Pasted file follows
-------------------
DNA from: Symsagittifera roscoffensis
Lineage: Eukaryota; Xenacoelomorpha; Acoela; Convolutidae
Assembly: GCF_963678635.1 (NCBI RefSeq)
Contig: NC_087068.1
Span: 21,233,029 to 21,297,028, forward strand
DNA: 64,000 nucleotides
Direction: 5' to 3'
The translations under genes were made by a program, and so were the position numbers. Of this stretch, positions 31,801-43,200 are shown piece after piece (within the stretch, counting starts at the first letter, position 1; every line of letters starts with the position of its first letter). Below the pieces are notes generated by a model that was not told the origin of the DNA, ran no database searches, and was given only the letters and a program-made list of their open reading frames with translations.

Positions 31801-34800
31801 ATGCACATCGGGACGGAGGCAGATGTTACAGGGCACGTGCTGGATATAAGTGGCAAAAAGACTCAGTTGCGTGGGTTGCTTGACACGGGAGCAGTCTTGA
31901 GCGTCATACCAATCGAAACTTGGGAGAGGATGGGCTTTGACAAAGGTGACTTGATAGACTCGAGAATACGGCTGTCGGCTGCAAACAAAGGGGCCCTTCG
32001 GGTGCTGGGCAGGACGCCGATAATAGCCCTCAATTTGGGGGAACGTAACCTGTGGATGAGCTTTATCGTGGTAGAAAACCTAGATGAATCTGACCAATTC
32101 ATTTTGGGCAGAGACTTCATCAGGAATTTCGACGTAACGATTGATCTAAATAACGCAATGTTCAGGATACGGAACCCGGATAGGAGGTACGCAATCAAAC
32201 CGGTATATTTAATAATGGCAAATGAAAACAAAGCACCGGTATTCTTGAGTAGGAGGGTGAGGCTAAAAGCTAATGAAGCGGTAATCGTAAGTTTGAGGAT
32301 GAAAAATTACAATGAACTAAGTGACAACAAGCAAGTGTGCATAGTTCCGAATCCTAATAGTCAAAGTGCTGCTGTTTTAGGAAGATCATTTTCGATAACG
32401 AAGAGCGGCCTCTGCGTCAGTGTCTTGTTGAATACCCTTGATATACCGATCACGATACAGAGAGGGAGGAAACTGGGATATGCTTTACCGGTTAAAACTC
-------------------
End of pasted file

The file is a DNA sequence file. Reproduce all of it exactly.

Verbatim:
DNA from: Symsagittifera roscoffensis
Lineage: Eukaryota; Xenacoelomorpha; Acoela; Convolutidae
Assembly: GCF_963678635.1 (NCBI RefSeq)
Contig: NC_087068.1
Span: 21,233,029 to 21,297,028, forward strand
DNA: 64,000 nucleotides
Direction: 5' to 3'
The translations under genes were made by a program, and so were the position numbers. Of this stretch, positions 31,801-43,200 are shown piece after piece (within the stretch, counting starts at the first letter, position 1; every line of letters starts with the position of its first letter). Below the pieces are notes generated by a model that was not told the origin of the DNA, ran no database searches, and was given only the letters and a program-made list of their open reading frames with translations.

Positions 31801-34800
31801 ATGCACATCGGGACGGAGGCAGATGTTACAGGGCACGTGCTGGATATAAGTGGCAAAAAGACTCAGTTGCGTGGGTTGCTTGACACGGGAGCAGTCTTGA
31901 GCGTCATACCAATCGAAACTTGGGAGAGGATGGGCTTTGACAAAGGTGACTTGATAGACTCGAGAATACGGCTGTCGGCTGCAAACAAAGGGGCCCTTCG
32001 GGTGCTGGGCAGGACGCCGATAATAGCCCTCAATTTGGGGGAACGTAACCTGTGGATGAGCTTTATCGTGGTAGAAAACCTAGATGAATCTGACCAATTC
32101 ATTTTGGGCAGAGACTTCATCAGGAATTTCGACGTAACGATTGATCTAAATAACGCAATGTTCAGGATACGGAACCCGGATAGGAGGTACGCAATCAAAC
32201 CGGTATATTTAATAATGGCAAATGAAAACAAAGCACCGGTATTCTTGAGTAGGAGGGTGAGGCTAAAAGCTAATGAAGCGGTAATCGTAAGTTTGAGGAT
32301 GAAAAATTACAATGAACTAAGTGACAACAAGCAAGTGTGCATAGTTCCGAATCCTAATAGTCAAAGTGCTGCTGTTTTAGGAAGATCATTTTCGATAACG
32401 AAGAGCGGCCTCTGCGTCAGTGTCTTGTTGAATACCCTTGATATACCGATCACGATACAGAGAGGGAGGAAACTGGGATATGCTTTACCGGTTAAAACTC